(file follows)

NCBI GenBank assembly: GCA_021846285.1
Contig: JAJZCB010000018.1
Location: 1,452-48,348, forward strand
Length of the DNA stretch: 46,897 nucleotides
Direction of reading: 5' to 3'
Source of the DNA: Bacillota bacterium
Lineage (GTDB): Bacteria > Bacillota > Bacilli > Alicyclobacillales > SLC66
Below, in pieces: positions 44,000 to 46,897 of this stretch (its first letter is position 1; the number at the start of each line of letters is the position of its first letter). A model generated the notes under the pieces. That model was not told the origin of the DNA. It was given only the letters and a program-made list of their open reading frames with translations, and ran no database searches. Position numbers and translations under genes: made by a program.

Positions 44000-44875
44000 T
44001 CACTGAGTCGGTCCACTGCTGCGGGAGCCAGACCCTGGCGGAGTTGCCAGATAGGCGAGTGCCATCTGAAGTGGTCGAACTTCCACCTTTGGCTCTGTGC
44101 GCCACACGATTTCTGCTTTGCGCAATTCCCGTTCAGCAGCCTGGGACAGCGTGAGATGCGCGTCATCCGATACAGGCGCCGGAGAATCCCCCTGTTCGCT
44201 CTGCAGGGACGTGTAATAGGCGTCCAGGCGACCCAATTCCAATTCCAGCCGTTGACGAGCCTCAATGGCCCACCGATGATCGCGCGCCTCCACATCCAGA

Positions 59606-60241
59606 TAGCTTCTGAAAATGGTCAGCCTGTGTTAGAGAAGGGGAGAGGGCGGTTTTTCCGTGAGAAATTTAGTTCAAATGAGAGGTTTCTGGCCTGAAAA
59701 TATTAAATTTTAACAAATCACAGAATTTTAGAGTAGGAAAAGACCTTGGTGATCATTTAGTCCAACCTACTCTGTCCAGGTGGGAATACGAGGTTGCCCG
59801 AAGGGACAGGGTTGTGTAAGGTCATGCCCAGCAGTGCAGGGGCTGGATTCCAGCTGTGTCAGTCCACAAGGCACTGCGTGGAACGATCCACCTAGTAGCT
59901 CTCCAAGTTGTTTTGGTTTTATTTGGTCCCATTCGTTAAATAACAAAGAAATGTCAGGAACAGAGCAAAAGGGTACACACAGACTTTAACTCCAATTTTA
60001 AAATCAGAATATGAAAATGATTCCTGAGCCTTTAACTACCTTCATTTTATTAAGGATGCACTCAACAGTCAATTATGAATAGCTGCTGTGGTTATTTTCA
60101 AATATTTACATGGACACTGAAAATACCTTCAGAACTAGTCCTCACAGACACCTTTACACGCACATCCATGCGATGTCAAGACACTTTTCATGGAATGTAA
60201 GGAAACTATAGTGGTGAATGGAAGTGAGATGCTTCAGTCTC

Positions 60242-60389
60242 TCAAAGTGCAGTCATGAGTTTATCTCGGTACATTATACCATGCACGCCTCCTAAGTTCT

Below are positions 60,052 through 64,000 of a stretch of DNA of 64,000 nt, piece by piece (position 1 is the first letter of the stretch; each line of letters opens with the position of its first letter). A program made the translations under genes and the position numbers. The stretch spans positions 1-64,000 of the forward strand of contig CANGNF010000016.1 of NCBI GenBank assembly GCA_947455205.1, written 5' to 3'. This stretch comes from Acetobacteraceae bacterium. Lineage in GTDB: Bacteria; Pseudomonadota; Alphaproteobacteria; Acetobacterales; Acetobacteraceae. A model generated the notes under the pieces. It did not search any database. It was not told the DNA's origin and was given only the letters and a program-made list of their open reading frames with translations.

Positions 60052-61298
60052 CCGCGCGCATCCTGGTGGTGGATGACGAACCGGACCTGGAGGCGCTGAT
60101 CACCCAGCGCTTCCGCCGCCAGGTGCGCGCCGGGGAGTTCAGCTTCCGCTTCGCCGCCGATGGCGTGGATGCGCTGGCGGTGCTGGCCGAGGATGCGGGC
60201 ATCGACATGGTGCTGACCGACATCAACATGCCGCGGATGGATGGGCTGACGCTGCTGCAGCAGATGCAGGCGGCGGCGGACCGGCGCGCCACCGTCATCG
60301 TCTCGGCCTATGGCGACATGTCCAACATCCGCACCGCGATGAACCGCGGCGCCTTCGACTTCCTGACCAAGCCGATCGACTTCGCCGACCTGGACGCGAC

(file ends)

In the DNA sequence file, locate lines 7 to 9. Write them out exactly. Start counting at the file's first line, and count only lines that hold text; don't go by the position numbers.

Lineage (GTDB): Bacteria > Bacillota > Bacilli > Alicyclobacillales > SLC66
Below, in pieces: positions 44,000 to 46,897 of this stretch (its first letter is position 1; the number at the start of each line of letters is the position of its first letter). A model generated the notes under the pieces. That model was not told the origin of the DNA. It was given only the letters and a program-made list of their open reading frames with translations, and ran no database searches. Position numbers and translations under genes: made by a program.

Positions 44000-44875